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The Things Underground

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Old 10-20-2017, 05:23 AM
Nicklegh (Offline)
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Default The Things Underground


Hoping for pretty much any critique for this story of mine, especially when it comes to the 'mood' or lack thereof I've attempted to create here. Thanks in advance! :)

The Things Underground
A log recovered in the supposed location of late James Weiland according to Dr. Brian Darner on April 17th, 1931

March 10th, 1931
Underground due west of Plymouth, Massachusetts, I await my impending death alone as blood cells slowly become a rare luxury. This whole occasion was brought about when Dr. Brian Darner, a close friend and professor of anthropology in Boston, put forth a singular idea to me:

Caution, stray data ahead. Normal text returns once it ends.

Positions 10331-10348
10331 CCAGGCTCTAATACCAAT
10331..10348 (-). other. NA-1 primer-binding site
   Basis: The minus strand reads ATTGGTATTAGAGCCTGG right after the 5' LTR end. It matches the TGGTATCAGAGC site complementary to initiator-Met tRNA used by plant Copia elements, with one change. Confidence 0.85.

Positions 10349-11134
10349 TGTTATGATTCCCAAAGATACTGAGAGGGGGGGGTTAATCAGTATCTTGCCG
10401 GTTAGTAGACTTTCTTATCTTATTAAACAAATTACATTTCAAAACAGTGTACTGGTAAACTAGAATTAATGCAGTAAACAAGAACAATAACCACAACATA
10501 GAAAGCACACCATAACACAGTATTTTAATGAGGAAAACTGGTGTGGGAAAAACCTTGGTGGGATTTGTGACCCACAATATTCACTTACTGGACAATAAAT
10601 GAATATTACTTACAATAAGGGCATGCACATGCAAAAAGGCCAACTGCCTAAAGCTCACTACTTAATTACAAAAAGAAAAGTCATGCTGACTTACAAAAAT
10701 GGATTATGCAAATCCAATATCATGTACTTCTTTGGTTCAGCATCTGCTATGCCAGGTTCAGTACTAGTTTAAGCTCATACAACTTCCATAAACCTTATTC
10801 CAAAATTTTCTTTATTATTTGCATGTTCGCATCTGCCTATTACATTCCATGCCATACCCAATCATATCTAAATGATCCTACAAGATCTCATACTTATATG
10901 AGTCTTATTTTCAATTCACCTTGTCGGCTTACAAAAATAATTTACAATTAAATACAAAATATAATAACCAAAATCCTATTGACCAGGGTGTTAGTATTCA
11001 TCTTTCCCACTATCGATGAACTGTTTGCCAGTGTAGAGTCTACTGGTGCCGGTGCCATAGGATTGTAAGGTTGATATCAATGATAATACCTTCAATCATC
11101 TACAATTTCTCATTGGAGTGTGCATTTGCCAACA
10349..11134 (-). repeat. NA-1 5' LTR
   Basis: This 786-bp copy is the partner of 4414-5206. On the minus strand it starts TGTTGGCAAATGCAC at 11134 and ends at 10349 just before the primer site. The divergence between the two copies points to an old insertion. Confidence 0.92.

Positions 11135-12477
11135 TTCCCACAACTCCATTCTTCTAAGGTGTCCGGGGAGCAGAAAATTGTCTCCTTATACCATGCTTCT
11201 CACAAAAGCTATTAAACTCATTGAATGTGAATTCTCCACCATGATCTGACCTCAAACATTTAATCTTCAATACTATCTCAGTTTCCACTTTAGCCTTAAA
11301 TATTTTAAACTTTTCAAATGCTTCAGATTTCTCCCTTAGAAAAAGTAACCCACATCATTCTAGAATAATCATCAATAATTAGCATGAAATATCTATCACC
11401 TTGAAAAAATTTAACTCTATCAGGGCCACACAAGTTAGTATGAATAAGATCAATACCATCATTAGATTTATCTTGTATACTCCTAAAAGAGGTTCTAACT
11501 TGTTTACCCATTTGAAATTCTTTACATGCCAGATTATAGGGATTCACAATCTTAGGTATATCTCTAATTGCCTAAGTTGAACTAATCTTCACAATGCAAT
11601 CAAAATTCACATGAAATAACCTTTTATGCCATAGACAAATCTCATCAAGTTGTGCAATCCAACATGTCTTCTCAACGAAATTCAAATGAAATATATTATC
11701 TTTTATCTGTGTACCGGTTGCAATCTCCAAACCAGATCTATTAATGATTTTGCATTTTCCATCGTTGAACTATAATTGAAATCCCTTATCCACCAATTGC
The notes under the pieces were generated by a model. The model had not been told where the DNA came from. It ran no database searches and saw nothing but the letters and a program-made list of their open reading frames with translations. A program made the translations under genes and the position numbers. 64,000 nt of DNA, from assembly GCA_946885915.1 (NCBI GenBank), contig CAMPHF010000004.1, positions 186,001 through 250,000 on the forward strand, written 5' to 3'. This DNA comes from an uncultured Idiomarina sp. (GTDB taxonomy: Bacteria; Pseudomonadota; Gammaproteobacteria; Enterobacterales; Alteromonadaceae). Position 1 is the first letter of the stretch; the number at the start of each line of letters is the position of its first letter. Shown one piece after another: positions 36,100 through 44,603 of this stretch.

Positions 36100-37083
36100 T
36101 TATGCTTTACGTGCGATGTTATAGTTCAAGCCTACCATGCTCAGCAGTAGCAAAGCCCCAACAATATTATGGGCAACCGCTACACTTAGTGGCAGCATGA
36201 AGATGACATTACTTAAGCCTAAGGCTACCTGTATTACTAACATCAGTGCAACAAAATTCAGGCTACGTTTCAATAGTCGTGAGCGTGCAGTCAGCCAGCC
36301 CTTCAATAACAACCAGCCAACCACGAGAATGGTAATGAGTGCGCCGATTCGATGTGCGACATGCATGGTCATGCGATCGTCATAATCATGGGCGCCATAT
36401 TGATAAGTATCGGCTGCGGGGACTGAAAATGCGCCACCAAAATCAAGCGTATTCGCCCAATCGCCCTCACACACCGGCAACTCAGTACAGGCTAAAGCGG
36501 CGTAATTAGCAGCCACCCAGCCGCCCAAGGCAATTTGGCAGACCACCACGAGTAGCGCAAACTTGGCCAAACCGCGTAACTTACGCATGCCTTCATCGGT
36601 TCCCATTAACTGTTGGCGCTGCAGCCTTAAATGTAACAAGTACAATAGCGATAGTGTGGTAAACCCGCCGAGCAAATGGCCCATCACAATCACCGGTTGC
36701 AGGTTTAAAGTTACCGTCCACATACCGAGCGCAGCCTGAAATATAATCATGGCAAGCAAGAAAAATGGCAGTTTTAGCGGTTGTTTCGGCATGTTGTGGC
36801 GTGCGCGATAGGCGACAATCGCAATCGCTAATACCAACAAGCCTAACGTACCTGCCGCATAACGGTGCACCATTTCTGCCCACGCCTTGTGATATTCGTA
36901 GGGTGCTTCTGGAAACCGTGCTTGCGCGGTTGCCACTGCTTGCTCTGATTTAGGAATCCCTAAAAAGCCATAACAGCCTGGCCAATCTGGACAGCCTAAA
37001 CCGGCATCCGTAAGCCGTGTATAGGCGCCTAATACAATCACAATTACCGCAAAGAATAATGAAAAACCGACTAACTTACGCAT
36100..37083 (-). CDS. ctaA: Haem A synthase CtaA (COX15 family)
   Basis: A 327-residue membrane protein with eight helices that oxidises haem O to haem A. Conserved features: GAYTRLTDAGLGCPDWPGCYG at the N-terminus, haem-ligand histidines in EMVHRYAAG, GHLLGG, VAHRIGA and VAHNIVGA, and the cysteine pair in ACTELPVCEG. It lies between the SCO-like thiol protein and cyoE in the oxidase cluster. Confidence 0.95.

“Imagine, for a moment, something so old and foreign to all contemporary preconceived notions of humanity—so different that one might call it alien. Imagine that whatever it might have been… It lived here on Earth long before us.”

Of course I had questions; what mad flight of fancy must he have suffered from this time? I voiced my opinion and was met with a manic rant from my colleague about how I was being ignorant, and too quick to dismiss any such possibility. He told me of something entirely new which had been unearthed not far from Boston; very small initial investigations had uncovered a possible underground series of tunnels, not as expansive as perhaps the Catacombs of Paris, but still of decent size. I, as an archeologists by trade, couldn’t turn down his offer to investigate. The leader of the excavation was another friend of Darner; thanks to that we would be some of the first people to ever see the tunnels.